Photo by:GETTY IMAGES
But Miller noted if it is held at an East Coast or Midwest track in the future, inclement weather and the lack of lighting at some tracks for night racing could pose potential problems in airing an hourlong program featuring the Breeders’ Cup Classic race live in prime time.
NBC prefers to run the Classic at night for many reasons, including that it has other sports programming, including college football, earlier in the day that time of year.
Miller was noncommittal when asked if NBC could broadcast the race earlier in the day on the network. “It depends on the day,” he said. “We will work with [the Breeders’ Cup] to try to find a window. But we have a pretty packed network schedule of live sporting events in the fourth quarter on NBC.”
Gary Quinn, NBC vice president of programming and owned properties, said: “The Breeders’ Cup knows what the playing field is. We made it clear what we have available on NBC and what we want to do in prime time.”
Peter Rotondo, Breeders’ Cup senior vice president of media, stated in an email in response to questions that officials are working toward host track agreements for 2014, and beyond, and expect to have details in place in the next several months.
“We feel our partnership with NBC got off to a very encouraging start in 2012 with a sensational telecast that captured the drama, prestige and excitement of the Breeders’ Cup and drew a very strong rating,” Rotondo said. “We have been in discussions with NBC on how we build and expand off 2012.”
Last year’s Breeders’ Cup Classic race held at Santa Anita was broadcast live between 8 and 9 p.m. ET on NBC and marked the first time a horse racing event was shown in prime time on broadcast television in years, if ever. It was considered an experiment, if not a risk, for NBC, which also owns the rights to horse racing’s Triple Crown — the Kentucky Derby, Preakness Stakes and Belmont Stakes.
But the broadcast did better than NBC expected despite the lack of a popular horse or story going into it. The broadcast earned a 2.0 Nielsen rating, drawing 3.1 million viewers on a Saturday night. NBC’s average Saturday night rating has been below 2.0, in the range of 1.6 to 1.7, and Miller said that prior to the broadcast NBC would have been happy with anything in the 1.6 to 1.7 rating range.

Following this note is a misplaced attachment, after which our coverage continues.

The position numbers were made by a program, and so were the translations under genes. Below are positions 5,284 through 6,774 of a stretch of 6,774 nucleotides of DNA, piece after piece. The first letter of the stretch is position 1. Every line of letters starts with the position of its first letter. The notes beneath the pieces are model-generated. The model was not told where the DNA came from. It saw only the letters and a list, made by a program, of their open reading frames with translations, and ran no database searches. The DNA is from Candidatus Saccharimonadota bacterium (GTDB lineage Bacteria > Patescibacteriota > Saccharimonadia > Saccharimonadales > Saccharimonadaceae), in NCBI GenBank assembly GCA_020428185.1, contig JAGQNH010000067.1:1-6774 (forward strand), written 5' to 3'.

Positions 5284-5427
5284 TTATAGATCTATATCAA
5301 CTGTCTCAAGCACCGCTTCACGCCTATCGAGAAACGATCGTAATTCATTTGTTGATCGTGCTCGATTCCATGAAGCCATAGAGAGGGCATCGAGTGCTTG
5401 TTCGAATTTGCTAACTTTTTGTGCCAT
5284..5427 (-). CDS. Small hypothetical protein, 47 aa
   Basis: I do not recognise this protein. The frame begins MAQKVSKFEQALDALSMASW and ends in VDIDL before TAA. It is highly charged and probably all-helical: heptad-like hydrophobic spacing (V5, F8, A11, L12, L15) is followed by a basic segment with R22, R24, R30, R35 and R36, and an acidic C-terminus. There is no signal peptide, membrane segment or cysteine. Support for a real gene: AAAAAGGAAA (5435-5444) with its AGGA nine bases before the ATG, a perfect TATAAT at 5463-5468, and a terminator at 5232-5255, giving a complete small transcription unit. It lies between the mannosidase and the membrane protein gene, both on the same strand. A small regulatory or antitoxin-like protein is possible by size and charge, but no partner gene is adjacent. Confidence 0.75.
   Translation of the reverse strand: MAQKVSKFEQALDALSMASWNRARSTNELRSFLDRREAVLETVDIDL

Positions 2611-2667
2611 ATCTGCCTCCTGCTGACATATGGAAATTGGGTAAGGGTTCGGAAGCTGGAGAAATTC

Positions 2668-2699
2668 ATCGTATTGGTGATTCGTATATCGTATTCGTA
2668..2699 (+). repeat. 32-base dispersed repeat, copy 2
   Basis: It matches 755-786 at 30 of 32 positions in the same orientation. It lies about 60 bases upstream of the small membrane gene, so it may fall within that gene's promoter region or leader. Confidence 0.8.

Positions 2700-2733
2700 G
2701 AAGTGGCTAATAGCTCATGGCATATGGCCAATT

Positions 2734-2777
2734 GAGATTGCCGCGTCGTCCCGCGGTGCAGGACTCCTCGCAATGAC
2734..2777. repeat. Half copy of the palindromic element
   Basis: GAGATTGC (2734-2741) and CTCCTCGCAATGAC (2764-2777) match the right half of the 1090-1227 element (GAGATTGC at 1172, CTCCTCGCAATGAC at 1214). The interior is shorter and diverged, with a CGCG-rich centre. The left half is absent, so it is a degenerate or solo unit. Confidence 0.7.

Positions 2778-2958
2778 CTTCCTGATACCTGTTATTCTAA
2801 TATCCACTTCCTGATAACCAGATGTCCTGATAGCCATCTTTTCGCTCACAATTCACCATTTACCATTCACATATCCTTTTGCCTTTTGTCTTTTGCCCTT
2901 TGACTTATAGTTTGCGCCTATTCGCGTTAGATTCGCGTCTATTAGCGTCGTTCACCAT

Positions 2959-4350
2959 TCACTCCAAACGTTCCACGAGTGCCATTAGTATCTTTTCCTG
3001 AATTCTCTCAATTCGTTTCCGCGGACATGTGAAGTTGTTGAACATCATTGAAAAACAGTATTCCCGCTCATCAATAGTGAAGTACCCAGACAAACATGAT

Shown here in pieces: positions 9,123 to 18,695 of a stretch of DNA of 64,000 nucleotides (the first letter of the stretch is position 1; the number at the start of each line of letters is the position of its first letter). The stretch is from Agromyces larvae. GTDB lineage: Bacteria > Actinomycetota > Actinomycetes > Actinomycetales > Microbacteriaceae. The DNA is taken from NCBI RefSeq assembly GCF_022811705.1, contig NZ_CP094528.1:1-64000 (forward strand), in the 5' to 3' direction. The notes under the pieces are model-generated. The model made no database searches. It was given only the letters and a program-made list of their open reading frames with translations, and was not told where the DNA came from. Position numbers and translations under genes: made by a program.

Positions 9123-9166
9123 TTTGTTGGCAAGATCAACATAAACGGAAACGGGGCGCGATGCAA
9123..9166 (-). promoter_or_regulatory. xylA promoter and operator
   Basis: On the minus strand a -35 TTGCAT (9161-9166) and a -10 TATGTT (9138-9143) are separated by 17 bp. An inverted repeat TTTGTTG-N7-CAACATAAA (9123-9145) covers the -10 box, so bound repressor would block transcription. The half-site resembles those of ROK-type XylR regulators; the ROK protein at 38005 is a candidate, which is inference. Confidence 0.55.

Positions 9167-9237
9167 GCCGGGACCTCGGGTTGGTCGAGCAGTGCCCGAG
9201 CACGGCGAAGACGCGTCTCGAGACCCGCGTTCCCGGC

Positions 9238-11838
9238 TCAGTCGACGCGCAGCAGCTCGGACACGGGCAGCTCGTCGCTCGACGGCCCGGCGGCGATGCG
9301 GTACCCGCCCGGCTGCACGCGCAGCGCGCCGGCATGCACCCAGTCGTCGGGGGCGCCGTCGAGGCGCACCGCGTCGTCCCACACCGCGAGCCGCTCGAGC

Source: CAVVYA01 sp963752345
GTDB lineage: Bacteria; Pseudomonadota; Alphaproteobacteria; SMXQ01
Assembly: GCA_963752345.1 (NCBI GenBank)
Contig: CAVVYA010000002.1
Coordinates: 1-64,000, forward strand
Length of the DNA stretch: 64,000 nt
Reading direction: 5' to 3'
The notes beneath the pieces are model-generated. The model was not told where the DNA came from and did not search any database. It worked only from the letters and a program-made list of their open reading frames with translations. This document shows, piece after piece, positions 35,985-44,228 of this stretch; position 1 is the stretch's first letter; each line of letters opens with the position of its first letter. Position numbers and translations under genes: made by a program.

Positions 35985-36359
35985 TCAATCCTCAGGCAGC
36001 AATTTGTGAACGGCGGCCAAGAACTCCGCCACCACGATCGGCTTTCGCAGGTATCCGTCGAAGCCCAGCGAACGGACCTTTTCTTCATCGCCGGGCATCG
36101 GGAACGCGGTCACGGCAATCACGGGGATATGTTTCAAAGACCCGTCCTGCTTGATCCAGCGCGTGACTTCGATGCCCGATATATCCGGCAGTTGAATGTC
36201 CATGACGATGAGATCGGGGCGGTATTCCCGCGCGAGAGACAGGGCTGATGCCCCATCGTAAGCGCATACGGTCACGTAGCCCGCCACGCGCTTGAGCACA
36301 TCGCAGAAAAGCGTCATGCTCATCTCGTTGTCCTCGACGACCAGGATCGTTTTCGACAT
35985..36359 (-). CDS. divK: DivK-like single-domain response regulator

“A lot of people doubted our ability to make the Breeders’ Cup work in prime time,” Miller said. “But our entertainment division was thrilled with it. Advertising-wise it was supported by key sponsors of the Breeders’ Cup. It worked really well and our feeling was, ‘It was a good thing, let’s keep it going.’”
There has been talk for years of Santa Anita being named as a permanent site for the Breeders’ Cup, but that plan is not popular among some horse owners, breeders and racing fans on the East Coast and in the Midwest.
2K Sports will release “MLB 2K 13,” the latest edition in its troubled baseball simulation video game series, on Tuesday. But what consumers will see and how they will react remains a mystery.
"MLB 2K 13" came about only after an unexpected new deal involving 2K Sports, MLBAM and the MLBPA.
But 2K Sports ultimately returned, at licensing terms thought to be more favorable to the company, to produce a game for 2013. “MLB 2K 13” will be the only baseball simulation game available for the Xbox 360 gaming console, as Sony’s competing “MLB 13: The Show” is predictably for its own gaming platforms. The one-year 2K Sports contract extension is designed as a bridge deal until more is known about the next generation of gaming consoles, such as Sony’s recently announced PlayStation 4.
Little, however, is known about what “MLB 2K 13” will contain, as 2K Sports officials declined to discuss any details about the game or how it came to renew its deal with baseball. Tampa Bay Rays pitcher David Price is on the game cover, 2K Sports is reviving its $1 million Perfect Game Challenge for a fourth straight year, and the company is again offering a bundle deal at retail in which the game is packaged with the popular “NBA 2K 13” at a reduced price.
Beyond that, 2K Sports did not conduct any pre-release game demos with anybody, leading the gaming press to conclude the baseball title will be little more than a uniform and roster update from “MLB 2K 12.” The MLB-2K contract extension had been in the works since last fall, prior to the formal announcement. But even that did not provide anything close to a normal development cycle for an annual sports title like this.
Bob Bowman, MLBAM president and chief executive and a member of Take-Two’s board of directors, said the agreement to create “MLB 2K 13” was “the right deal at the right time.”
“This worked as well as could be expected. We’re clearly in a transition year in the industry, and you never want to be dark on a platform like Xbox,” Bowman said. “I credit a lot of people, particularly [MLB senior vice president of licensing] Howard Smith, for seeing this through.”